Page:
Any idea how this compares to the others mentioned? Saves me from logging in to the phyMyAdmin and doing things manually.

    • Hm, I actually hadn’t heard of that plugin, Mike, so thanks for sharing it! I’d say as long as you’re getting the results you want, no need to switch.

      • I use the plugin “Optimize Database after Deleting Revisions” plugin, also. Another benefit I’ve seen is the refresh of screens seems faster when editing and saving if you’ve cleaned out the database. Not sure why that might occur. In fact, I didn’t realize until later that wasn’t the plugins main purpose. You can schedule how often to “purge” the database. Even better.

        Thanks for writing this article.

        • Awesome, I’m going to have to give that plugin a try. You’re very welcome 😀

  10. Really helpful—thank you so much!

    • Good question, Loralee. ManageWP has a database optimization feature available under the Overview widget of the Dashboard.

      However, it looks like it’s just optimizing the database, but not necessarily cleaning it by deleting unneeded files. So you might find an additional plugin to be useful once in a while, but you may want to check with ManageWP support beforehand just to be sure there won’t be conflicts.

  11. Hi KeriLynn
    I keep meaning to give WP-Optimize a go but I hate the idea of messing with the database.

    This post might just be the one to give me a little prod to give it a try… after I’ve backed up the database of course.

    • I know the feeling, Keith! As long as you have a working backup and know how to use it, you’ll be fine even if something should go wrong.

      I’m the same way, but I felt better after practicing restoring a backup on another smaller site, just so I’d know exactly what to do just in case. It might help you to try the same thing before you clean & optimize the database of your own site. You could even set up a mirror WordPress site on a subdomain just to practice and test things like that.

  12. I just logged in to my MySQL database and found the wp_options table to be 347MB. Deleted _transient_ type entries, optimised the table and now it’s only 1.5Mb.

    My website runs much quicker now!

    • Wow! Awesome that it worked so well for you, anthony 😀

  13. Super interesting

  14. I’ve got one WP site where there are around 500 pages of content and the dB is way bigger than any of my other sites. I’m going to look into some form of optimization but since there are 500K users a year on the production site… I think I’ll backup the entire site and put it up on a test URL to play with tuning that dB.

    • Sounds like a good plan, Mal! Good luck – let us know how it goes 🙂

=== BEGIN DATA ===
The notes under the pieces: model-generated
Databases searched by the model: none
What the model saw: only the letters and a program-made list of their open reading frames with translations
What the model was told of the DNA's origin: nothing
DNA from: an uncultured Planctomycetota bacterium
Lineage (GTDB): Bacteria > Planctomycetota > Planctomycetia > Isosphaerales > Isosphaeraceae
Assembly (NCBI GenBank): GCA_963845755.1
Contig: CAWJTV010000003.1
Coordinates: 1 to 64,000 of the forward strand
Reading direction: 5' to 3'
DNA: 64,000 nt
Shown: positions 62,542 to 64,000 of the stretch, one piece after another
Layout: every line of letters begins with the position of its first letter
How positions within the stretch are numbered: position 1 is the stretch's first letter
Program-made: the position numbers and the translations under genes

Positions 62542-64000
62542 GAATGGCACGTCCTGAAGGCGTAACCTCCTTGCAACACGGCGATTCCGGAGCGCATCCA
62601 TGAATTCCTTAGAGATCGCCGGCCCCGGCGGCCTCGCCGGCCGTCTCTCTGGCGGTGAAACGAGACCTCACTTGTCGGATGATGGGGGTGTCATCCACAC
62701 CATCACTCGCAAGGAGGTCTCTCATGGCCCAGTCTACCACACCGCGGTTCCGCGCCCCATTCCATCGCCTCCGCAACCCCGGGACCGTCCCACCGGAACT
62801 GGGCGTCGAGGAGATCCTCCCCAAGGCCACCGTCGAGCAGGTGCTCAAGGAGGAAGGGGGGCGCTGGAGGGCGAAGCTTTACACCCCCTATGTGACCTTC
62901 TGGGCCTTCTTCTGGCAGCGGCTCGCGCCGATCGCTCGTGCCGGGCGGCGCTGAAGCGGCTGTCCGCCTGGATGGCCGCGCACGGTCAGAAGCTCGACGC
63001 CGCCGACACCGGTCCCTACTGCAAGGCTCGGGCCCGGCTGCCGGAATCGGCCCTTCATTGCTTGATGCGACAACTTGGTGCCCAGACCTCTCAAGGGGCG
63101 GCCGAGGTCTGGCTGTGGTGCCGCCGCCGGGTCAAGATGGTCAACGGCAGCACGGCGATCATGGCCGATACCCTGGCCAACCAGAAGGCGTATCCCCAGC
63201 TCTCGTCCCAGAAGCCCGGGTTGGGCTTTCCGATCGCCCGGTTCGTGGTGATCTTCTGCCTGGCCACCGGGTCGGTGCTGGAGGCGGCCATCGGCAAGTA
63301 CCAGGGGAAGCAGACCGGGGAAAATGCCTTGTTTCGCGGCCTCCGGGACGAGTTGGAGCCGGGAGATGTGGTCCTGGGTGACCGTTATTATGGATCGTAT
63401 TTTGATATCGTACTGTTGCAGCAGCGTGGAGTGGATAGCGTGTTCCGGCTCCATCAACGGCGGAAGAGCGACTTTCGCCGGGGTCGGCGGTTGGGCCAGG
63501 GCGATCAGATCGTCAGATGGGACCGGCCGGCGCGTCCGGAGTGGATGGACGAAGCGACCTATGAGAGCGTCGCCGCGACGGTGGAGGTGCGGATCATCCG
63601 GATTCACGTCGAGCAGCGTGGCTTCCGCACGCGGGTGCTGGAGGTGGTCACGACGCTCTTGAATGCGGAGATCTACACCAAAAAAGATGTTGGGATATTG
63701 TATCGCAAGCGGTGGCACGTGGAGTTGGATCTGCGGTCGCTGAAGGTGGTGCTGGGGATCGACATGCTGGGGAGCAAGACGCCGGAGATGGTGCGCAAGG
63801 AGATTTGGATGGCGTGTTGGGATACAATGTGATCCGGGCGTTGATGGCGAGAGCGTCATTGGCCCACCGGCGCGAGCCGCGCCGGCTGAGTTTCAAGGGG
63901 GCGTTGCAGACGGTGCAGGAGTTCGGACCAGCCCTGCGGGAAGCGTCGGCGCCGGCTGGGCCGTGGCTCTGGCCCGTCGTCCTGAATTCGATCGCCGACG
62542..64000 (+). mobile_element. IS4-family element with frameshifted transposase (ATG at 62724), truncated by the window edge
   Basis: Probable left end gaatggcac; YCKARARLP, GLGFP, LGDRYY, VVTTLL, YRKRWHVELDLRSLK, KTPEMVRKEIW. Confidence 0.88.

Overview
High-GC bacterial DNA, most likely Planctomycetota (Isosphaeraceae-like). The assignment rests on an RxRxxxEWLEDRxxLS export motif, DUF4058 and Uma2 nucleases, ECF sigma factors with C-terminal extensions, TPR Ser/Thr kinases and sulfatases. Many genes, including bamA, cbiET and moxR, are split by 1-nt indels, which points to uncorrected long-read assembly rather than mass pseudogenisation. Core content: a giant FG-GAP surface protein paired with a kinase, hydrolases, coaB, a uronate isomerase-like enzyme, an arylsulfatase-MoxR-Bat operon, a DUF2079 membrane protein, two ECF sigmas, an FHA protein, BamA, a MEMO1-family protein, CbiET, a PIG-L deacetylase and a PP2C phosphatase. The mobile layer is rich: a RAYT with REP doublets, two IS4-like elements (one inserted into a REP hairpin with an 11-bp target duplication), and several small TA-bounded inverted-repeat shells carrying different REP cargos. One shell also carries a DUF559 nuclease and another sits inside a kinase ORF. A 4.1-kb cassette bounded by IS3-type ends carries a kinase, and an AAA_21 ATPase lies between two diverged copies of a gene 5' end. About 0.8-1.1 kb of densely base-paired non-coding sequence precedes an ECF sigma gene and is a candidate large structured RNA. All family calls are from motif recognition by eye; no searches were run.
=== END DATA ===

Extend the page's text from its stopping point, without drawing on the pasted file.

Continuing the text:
15. WP Optimizer is a Good Plugin, Can we ask our hosting to clear those database ?
    Thank you for the article.

    • Hi Sri, if you have a managed hosting plan they may do it for you, but I think with most hosting plans they probably wouldn’t, because it’s not included in the provided services, plus I’m sure they wouldn’t want to get blamed if something went wrong 🙂

      But it’s pretty easy to do yourself! Try one of the plugins listed above, and let us know how it goes!

  16. I think WP-Optimize plugin best 🙂 I love that plugin.thanks for your useful tips

    • You’re welcome, Noman! Glad it helped 🙂

  17. If you want to clean everything, look up some of the other plugins that take out database tables and cruft left behind by plugins you uninstalled.Take a look at WP’s cron too; there are a couple plugins that let you sort out the junk left behind by plugins there, or identify slowdowns caused by problems with cron events.

    And yes take backups before you mess with these things or have someone else take care of it who knows what they are doing.

    • Good advice, Dan! I wish more plugins would clean up after themselves when you uninstall them.

    • What plugin will remove tables left over from uninstalled plugins? The only one I know about is WPDBSpringClean, and it doesn’t work with the newest WordPress versions.

  18. Really usefull post.
    Thanks,
    Sonia

    • Thank you, Sonia! I’m glad you found it useful 🙂

  19. Hello! thank for your post!! I have a doubt after installing Wp CLean Up Optimizer: if I empty the revisions, does he delete even the drafts? Thanks!! 🙂

  20. I keep meaning to give WP-Optimize a go but I hate the idea of messing with the database. It is easy and best for me. Thanks.

  21. tried the wp optimizer, it was able to shrink database into considerable size, thus making the site loading queries less.

  22. What I want to know is whether you create tables for your themes or use the Options table to dump your stuff

  23. Thank you so much!! Just the answer I was looking for

  24. Thank you so much for this post.

    Few days ago i have got an error 503
    Than i call my hosting provider for the solution. they told me that its happen due to database stack overflow. And i need to cleanup my database.
    Well its your article which bring my website back.
    Thank you again

  25. For free version the WP Optimize plugin will take care about database optimization.

    Anyone has been tried WP Sweep Plugin for optimize database?
    It’s new plugin in early 2015.

    • “the main distinguishing characteristic of WP-Sweep
      is that it uses proper WordPress delete functions as much as possible instead of running direct delete MySQL queries. Whereas the WP-Optimize plugin uses direct delete SQL queries which can leave orphaned data left behind.”

  26. Really useful information! I didn’t know that I can clean up the plug ins! Thanks so much for sharing! I have friends with word press blogs and I guess that they will be happy to learn that they can clean up their database!

  27. Just tell me one think that If I have installed 10 plugins but 8 of them are deactivated. Those 8 deactivated plugins affect my website speed or not.

437,821 Customers Are Already Building Amazing Websites With Divi. Join The Most Empowered WordPress Community On The Web

We offer a 30 Day Money Back Guarantee, so joining is Risk-Free!

Sign Up Today

Pin It on Pinterest